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Chinese Foreign Direct Investment in Myanmar (Case Study) 2012

Chinese Foreign Direct Investment in Myanmar (Case Study) 2012

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Source: Data from Chinese Ministry of Commerce’s 2010 Statistical Bulletin of China’s Outward Foreign

Direct Investment

Figure 5.11 allows a more precise view of the levels of stocks due to the variance in
the scale of the vertical axis. Myanmar ranks 12th

in terms of worldwide stocks from
China, but the top 11 reveal a diverse range of nations. Three of them, in particular the
British Virgin Islands, Cayman Islands, and Luxembourg, hold minute populations,
possess an extremely small (if any) overseas Chinese community, and contain few (if
any) natural resources; however, they are all well-known international banking hubs and
tax havens. The other entities classify as developed nations, though their totals are not as
staggering as expected. “Even if the actual figures are higher because of routing via tax
havens, China’s FDI in the developed world, especially Europe and North America, is
disproportionately small considering the high proportion of China’s trade with these

regions. This probably results more from a lack of readiness to compete with global
giants on their home territory than from protectionist pressures, though these have
discouraged some large acquisitions” (Davies 2009). Therefore, Figure 5.11 further
strengthens the argument that Myanmar holds importance on the global level in terms of
the sum of total investment, but I want to examine if economic interest is still in
proportion to its stock levels, and I can determine that by comparing flow totals.

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Nations with Highest Stocks in 2010
(Minus Hong Kong)

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Figure 5.12 Countries/Regions with Largest Gross Outward FDI Flows from China in
2010

Source: Data from Chinese Ministry of Commerce’s 2010 Statistical Bulletin of China’s Outward Foreign

Direct Investment

Similar to the stock totals, Hong Kong enjoys the highest amount of inward flows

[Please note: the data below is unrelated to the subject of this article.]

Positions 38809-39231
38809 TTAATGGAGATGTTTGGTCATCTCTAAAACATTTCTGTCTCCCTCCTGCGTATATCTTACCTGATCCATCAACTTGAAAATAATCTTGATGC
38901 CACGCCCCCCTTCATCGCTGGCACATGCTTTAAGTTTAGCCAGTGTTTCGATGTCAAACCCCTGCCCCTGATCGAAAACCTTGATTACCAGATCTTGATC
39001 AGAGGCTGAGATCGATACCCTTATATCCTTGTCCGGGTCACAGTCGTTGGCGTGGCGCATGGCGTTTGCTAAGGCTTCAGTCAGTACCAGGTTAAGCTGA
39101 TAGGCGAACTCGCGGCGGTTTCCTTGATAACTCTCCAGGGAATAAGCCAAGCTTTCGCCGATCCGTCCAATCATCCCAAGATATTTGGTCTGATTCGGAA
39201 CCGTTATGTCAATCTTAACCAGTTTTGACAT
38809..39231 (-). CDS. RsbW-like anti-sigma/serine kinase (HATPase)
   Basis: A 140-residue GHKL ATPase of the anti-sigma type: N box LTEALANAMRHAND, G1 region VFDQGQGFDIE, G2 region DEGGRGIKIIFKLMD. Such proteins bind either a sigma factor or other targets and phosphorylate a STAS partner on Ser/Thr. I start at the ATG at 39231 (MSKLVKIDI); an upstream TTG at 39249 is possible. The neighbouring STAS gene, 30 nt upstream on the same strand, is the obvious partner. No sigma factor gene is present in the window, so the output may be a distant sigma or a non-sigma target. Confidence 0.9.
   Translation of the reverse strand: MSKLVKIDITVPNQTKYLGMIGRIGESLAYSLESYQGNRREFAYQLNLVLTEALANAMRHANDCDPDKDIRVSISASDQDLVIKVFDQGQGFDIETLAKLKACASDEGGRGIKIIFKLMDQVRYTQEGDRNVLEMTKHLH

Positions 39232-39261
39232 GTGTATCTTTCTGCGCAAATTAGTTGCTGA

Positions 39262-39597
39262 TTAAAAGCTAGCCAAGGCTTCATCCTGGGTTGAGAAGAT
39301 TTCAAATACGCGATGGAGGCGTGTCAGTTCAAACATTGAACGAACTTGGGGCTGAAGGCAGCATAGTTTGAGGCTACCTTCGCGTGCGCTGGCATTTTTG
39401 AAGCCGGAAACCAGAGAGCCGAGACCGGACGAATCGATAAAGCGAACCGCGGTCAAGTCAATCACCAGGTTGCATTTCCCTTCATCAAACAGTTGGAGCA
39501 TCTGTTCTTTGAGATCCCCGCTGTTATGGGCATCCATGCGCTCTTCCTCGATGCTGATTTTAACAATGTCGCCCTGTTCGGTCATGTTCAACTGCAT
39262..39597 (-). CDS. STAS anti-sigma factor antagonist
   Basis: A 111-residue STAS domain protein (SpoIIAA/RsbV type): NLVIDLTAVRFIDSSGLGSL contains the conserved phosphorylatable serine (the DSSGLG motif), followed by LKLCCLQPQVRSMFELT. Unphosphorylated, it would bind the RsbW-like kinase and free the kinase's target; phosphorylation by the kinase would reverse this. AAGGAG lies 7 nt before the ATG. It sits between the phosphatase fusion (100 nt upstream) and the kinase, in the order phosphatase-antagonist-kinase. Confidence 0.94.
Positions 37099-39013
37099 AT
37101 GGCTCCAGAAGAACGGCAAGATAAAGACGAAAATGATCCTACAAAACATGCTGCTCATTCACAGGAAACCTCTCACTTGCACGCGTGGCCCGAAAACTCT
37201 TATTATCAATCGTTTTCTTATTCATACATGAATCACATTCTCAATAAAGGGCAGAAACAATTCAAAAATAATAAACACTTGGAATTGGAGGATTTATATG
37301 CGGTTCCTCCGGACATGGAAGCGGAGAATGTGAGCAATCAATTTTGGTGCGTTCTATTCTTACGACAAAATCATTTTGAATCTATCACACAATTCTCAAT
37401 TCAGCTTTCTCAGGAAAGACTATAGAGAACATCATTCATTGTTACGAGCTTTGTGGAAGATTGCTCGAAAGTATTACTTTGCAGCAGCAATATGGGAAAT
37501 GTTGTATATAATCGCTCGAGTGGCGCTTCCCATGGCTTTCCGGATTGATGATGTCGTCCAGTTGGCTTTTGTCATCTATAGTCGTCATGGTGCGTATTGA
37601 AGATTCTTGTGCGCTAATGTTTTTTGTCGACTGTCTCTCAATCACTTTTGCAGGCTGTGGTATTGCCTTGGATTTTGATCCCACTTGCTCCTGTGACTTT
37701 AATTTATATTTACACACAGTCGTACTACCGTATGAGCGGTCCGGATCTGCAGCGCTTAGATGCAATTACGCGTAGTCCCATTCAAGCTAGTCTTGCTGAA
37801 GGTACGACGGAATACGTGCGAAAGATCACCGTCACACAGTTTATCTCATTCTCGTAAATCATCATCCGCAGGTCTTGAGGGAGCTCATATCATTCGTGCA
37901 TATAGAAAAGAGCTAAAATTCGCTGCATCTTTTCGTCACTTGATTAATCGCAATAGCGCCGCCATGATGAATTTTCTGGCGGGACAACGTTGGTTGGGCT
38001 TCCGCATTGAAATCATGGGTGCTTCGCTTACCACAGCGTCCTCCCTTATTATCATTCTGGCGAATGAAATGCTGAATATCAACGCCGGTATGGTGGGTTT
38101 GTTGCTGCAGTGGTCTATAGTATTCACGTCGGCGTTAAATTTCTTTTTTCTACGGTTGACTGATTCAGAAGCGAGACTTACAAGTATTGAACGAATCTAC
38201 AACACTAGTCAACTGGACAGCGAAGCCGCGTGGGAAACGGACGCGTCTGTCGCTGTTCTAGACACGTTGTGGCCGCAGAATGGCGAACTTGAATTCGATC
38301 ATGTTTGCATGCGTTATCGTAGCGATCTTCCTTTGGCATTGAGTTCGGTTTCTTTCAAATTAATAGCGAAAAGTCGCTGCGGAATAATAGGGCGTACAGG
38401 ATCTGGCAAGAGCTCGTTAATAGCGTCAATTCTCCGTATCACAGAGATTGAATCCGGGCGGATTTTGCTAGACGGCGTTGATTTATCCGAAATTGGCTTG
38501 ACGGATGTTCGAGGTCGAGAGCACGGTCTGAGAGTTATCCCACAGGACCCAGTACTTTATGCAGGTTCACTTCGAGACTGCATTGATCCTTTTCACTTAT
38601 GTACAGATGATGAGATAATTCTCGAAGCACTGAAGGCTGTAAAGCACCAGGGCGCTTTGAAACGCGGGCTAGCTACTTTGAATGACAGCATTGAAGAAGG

from China and holds over seven times the amount of gross dollars compared to the
second place finisher, the British Virgin Islands, which is similar in nature to the third
place nation, the Cayman Islands. Figure 5.12 displays the same issues with
comparability due to Hong Kong’s massive total like in Figure 5.11, so Figure 5.13
removes Hong Kong and shifts the nations over.

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Countries/Regions with Largest Gross
Outward FDI Flows from China in 2010

(Millions of Dollars)

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Figure 5.13 Countries (Minus Hong Kong) with Largest Gross Outward FDI Flows from
China in 2010 (Millions of dollars)

Source: Data from Chinese Ministry of Commerce’s 2010 Statistical Bulletin of China’s Outward Foreign

Direct Investment

After readjusting the scale on the vertical axis, it now becomes easier to interpret.
Myanmar jumps two spots to number 10 in terms of worldwide flows from China, and
this figure solidifies the argument that the rate of economic interest lines up with the sum
of economic interest. Curiously, the United States ranks seventh, and is wedged between
other developed nations, namely Sweden and Canada. There is only one least developed
country in the top ten—Myanmar. Every other country in the list is a developed Western
entity, with Singapore arguably being the only exception. As the only other Asian nation,
Singapore’s advanced international, integrated, and booming economy, however,
separates itself from that of Myanmar. No rapidly advancing country is found on the list,
and population certainly plays no role in how China chooses to invest—India does not
even score close enough to appear here, and a country of 25 million people (Australia)
trounces a country of over 300 million (United States). I need to be careful here though
not to put too much importance on these outward FDI flows; I am not arguing that China
does not deem other countries to be important or play an active role in politics or
economics, but rather China has determined that these top ten countries are strategically
important for securing its interests in 2010.
In summary, from both a regional and international perspective, it is clear that
Myanmar should be classified as a unique case. Its position is not only vital for China in
a Southeast Asian context, but also for the global perspective at large, as it now outranks

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Countries (Minus Hong Kong) with Largest
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(Millions of Dollars)

38

most countries in terms of both flows and stocks. FDI from China has changed the
economic nature of China’s relationship with Myanmar which will undoubtedly spawn
several political and economic consequences in both the region and larger international
community.

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